2 Feb 2012

Charles Dickens

7th February 2012 marks the bicentenary of British author Charles Dickens, who was born on 7.2.1812 at 19.50 in Portsmouth, UK. Various celebratory events will take place throughout the year to mark his bicentennial anniversary so it's appropriate to look at the chart of the man who was a journalist, author and social reformer. His writing is known throughout the world, and even if you've never read a Dickens novel it's more than likely you'll know of at least two of his works - for example A Christmas Carol and Oliver Twist.

Dickens chart shows an adaptable, fluid inner motivation, with triangular and linear aspect patterns. The aspect structure is focussed, via the pinning planets, on the lower hemisphere of the chart, the area of the collective. This is the field of life that Dickens was inspired by and involved in, as a writer and social reformer. His works were a commentary on the Victorian times he was living in, and he criticised the social division between those who had more than they needed and those who were living in poverty. Were Dickens to revisit Britain now, would he find that much has changed?

The chart has three Learning triangles, all with red/green/blue aspects which offer a wide range of learning potential. Moon/Neptune, right on the IC of the chart, connects into two of the three triangles, and suggests the ability to empathise on a collective level with his fellow humans.

Dickens was first a freelance journalist, becoming a parliamentary commentator in 1833. He wrote serialised sketches in periodicals which were published under the title Sketches by Boz in 1836. The year 1836 was a significant one for Dickens. He married Caroline, daughter of George Hogarth, editor of the Evening Chronicle, and publisher of Sketches by Boz, and his first novel, The Pickwick Papers, was published. In this same year he also became editor of another periodical. How does this flurry of literary activity and recognition show up in his chart?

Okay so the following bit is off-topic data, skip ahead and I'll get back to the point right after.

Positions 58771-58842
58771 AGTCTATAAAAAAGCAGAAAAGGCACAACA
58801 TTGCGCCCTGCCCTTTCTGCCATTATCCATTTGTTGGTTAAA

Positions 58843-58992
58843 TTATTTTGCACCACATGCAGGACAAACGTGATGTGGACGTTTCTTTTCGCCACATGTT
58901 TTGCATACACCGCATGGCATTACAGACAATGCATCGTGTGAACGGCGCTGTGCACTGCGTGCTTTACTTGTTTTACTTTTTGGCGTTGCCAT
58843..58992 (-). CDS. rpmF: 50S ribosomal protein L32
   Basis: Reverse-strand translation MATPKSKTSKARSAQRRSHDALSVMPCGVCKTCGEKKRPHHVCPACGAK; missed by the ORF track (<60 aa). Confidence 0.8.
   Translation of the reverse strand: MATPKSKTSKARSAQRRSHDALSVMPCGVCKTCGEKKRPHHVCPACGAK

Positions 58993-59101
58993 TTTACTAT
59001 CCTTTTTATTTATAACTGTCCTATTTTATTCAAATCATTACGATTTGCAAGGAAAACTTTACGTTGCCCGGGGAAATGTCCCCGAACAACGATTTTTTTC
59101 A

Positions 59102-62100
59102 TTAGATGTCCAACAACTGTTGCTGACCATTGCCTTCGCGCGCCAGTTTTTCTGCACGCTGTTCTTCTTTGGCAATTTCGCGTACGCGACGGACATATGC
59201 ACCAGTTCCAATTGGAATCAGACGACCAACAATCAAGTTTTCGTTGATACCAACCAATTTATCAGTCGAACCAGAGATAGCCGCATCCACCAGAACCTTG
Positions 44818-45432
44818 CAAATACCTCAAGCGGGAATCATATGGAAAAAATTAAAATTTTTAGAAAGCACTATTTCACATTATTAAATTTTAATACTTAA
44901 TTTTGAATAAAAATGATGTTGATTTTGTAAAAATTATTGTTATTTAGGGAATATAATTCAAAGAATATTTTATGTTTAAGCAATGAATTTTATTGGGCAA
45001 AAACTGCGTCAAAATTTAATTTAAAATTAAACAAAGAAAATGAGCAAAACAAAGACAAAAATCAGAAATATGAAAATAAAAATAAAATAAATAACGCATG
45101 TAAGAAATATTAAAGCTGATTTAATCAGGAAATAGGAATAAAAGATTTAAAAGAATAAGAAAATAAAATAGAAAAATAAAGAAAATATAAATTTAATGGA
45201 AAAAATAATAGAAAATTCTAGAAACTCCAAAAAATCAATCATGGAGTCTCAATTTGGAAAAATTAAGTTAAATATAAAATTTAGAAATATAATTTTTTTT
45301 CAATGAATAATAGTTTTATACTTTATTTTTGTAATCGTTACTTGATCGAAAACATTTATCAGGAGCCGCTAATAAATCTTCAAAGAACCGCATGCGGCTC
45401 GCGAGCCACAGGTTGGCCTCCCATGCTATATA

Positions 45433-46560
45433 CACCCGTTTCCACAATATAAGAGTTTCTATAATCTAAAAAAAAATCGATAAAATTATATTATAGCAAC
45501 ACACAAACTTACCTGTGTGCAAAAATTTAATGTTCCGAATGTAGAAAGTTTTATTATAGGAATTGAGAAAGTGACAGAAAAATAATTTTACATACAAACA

For a start, Dickens' Age Point was conjunct Mercury in 1836, when his career as a writer took off with the publication of The Pickwick Papers. In addition to this, Mercury, the planet associated with the drive to communicate - in Dickens through his writing - is very strongly placed in his chart. Just past the 5th cusp, it's in an excellent position to be heard, recognised and to have its say in the area of life associated with creativity, recreation and social awareness. In Victorian times, reading novels, periodicals and serialised stories (the "penny dreadfuls") was something of a leisure activity.

Mercury is part of the linear zig-zagging aspect configuration in the chart - this planet connects by sextile to Uranus (inventive, creative, forward-looking), which squares Dickens' Sun (use of the will, mind, creative thought/ideas), itself part of the small Learning triangle pinned by strongly placed Venus/Pluto and Moon/Neptune. Quite a powerful combination. And if this were not enough, Uranus is quincunx Jupiter, this aspect reaching right to the top of the chart with Jupiter looking like a hand held up high for all to see. Here in this configuration, and without too much stretching of the imagination, it's possible to see Dickens' skill as a writer about social inequality alongside with his work as a campaigner against the slave trade, which took him to America and Canada.

He was also a philanthropist, raising funds for Great Ormond Street Hospital and setting up a home for "fallen" women, backed by money from Angela Coutts, heiress of the Coutts banking fortune. Dickens, perhaps with some astrological knowledge, named this house "Urania Cottage". The women who lived there learned how to read and write and were rehabilitated into society. But they had to emigrate, making a fresh start in life when they graduated from the programme at Urania House.

Although Dickens may have named the house Urania after the muse for astronomy rather than astrology, it's a very appropriate name for a place where lives were changed and turned around, and a graphic expression and manifestation of Mercury, Uranus and Jupiter in Dickens' chart.

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